I can’t wait for you to make this! It’s going to change your bread making life!

{Note: See below the recipe for where the inspiration for this bread came from.}

{Second Note: I made a quick how-to video of this bread and posted it over on Instagram for those that like more visual instructions!}

Buttery croissant French bread on cooling rack.

One Year Ago: Swedish Pancakes 
Two Years Ago: Easy Yogurt Flatbread
Three Years Ago: Easy Homemade English Muffins {Whole Grain Option – No Mixer Needed!} 
Four Years Ago: Super Easy S’Mores Chocolate Pie {or Tart}
Five Years Ago: Incredible Fluffy Overnight Buttermilk Pancakes
Six Years Ago: Chinese Cashew Chicken {30-Minute Meal} 
Seven Years Ago: Double Chocolate Quick Bread 
Eight Years Ago: Healthier Banana Bread Chocolate Chip Oat Snack Bars 
Nine Years Ago: Family Style Shrimp Scampi {20-Minute Meal}
Ten Years Ago: Chocolate Tres Leches Cake

Loaf of twisted croissant French bread on cooling rack.

Easy Twisted Croissant French Bread

  • 1 cup (227 g) salted butter, cool room temperature
  • 2 cups warm water, 105-110 degrees F
  • 1 tablesoon instant or active dry yeast
  • 2 tablespoons granulated sugar
  • 1 1/2 teaspoons salt
  • 4 3/4 (675 g) cups all-purpose flour, more or less (see note)
  • For the butter packet: grab a piece of parchment paper about 16 1/4-inches by 12-inches (doesn’t have to be exact, but should be close to those dimensions). Fold the two short edges of the parchment in toward each other about 4 1/2 inches. They will overlap a bit. Crease the edges well.

  • Keep those edges folded in and fold the top and bottom edges in about 1 3/4-inches. It should form a little parchment packet when folded with the center rectangle dimensions about 8 1/2-inches by 7-inches. See pictures in the post for a visual.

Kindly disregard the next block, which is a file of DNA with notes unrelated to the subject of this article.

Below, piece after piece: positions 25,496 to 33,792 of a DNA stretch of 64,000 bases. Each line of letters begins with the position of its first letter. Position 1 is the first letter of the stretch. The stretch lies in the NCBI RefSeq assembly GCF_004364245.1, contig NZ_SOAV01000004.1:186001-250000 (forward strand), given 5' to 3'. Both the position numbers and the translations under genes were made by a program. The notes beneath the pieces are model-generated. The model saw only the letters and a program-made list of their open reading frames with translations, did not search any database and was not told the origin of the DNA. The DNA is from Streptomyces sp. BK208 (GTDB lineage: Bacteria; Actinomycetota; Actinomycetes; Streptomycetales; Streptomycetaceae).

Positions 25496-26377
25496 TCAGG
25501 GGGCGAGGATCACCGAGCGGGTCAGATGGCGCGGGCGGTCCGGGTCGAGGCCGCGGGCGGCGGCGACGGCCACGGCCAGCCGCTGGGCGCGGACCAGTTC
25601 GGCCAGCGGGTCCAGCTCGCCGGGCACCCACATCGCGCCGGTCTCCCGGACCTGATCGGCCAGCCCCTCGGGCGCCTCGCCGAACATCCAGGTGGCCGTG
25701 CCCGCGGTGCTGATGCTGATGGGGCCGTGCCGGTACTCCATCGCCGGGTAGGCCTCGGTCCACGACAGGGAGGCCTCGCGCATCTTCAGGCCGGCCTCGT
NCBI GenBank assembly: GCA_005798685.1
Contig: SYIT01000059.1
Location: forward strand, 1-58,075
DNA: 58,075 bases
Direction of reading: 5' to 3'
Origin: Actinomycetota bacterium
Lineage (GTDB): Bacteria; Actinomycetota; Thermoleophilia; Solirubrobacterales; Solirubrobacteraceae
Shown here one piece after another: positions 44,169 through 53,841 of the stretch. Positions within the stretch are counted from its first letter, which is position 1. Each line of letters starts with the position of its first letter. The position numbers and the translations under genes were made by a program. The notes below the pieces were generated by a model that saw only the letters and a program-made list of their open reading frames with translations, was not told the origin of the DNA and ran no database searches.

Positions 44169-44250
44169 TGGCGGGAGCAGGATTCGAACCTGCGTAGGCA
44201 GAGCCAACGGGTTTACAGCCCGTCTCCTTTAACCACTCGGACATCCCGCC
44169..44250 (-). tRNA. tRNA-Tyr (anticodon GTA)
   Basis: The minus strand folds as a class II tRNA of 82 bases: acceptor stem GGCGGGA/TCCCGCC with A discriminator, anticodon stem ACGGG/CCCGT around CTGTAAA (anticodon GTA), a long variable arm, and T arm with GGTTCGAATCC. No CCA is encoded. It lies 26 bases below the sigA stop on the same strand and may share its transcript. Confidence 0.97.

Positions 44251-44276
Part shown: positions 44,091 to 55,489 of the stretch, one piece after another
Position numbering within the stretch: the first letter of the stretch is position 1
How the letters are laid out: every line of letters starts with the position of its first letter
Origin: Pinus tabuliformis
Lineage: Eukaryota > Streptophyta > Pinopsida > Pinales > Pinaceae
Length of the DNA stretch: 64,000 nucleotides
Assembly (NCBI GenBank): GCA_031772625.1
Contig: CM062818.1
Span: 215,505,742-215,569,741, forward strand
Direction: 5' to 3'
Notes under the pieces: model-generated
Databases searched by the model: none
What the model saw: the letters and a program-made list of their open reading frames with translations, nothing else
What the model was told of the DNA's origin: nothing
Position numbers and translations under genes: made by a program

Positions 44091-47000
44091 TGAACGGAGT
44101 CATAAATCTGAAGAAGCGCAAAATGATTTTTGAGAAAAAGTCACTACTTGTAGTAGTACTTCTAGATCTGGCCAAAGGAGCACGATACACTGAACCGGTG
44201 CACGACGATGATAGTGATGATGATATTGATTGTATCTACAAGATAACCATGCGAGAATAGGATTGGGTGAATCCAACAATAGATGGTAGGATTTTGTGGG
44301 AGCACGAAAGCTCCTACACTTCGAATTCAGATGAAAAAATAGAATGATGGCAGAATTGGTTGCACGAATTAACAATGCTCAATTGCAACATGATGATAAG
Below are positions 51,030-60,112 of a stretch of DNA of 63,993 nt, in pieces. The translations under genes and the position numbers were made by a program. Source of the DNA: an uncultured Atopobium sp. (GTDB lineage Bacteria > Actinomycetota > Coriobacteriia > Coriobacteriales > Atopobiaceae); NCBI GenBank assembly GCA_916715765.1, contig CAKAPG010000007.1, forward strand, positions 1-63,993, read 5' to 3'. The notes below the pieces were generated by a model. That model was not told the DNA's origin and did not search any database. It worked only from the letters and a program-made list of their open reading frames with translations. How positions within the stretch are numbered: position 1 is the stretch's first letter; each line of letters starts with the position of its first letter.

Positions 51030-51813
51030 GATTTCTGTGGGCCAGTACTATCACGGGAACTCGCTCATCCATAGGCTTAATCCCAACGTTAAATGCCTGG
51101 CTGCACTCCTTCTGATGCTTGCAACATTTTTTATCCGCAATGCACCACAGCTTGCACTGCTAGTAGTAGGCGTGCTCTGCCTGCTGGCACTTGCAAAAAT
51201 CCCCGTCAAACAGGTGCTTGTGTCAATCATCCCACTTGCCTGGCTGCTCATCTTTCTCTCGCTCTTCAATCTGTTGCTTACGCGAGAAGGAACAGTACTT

• Unfold the parchment. Cut the butter into large pieces and place in the center of the parchment. Fold up the packet using the pre-creased folds and flip over so the folded edges are on the bottom.

  • Use a rolling pin, lightly tap the butter (too much aggression here and the parchment could rip) until it starts to flatten and merge into a thick square. Continue tapping or use the rolling pin to roll the butter into a thin sheet so it reaches all the edges of the parchment packet and has a relatively even thickness. Place in the fridge to chill while you make the dough.

  • For the dough: In the bowl of a stand mixer fitted with the dough hook, add the water, yeast and sugar, and let sit until foamy, 2-3 minutes. Add the salt and flour and mix until a soft dough forms that clears the sides of the bowl. Add more flour, a little at a time, if the dough is sticking to the dough hook or sides of the bowl.

  • {It’s REALLY important that this dough is not over floured and stiff or it will be hard to roll it out. On the flip side, a dough that is too soft and sticky can be problematic, too. Try for a dough that is soft and slightly sticky but easily clears the sides of the bowl. It should leave a light residue on your fingers but not be overly wet and sticky.}

  • Knead for 3-4 minutes until the dough is soft and smooth.

  • Cover the bowl or transfer the dough to a lightly greased bowl and cover. Let rise until doubled, about an hour.

  • Lightly punch out the dough and turn out onto a lightly floured counter. Roll into a rectangle about 18-inches by 11- or 12-inches.

  • Take the butter packet out of the refrigerator, and unfold the parchment (but leave the butter on the parchment paper). Place the butter packet face down on the center of the rolled out bread dough. Peel the parchment carefully off the butter leaving the butter sheet on the dough.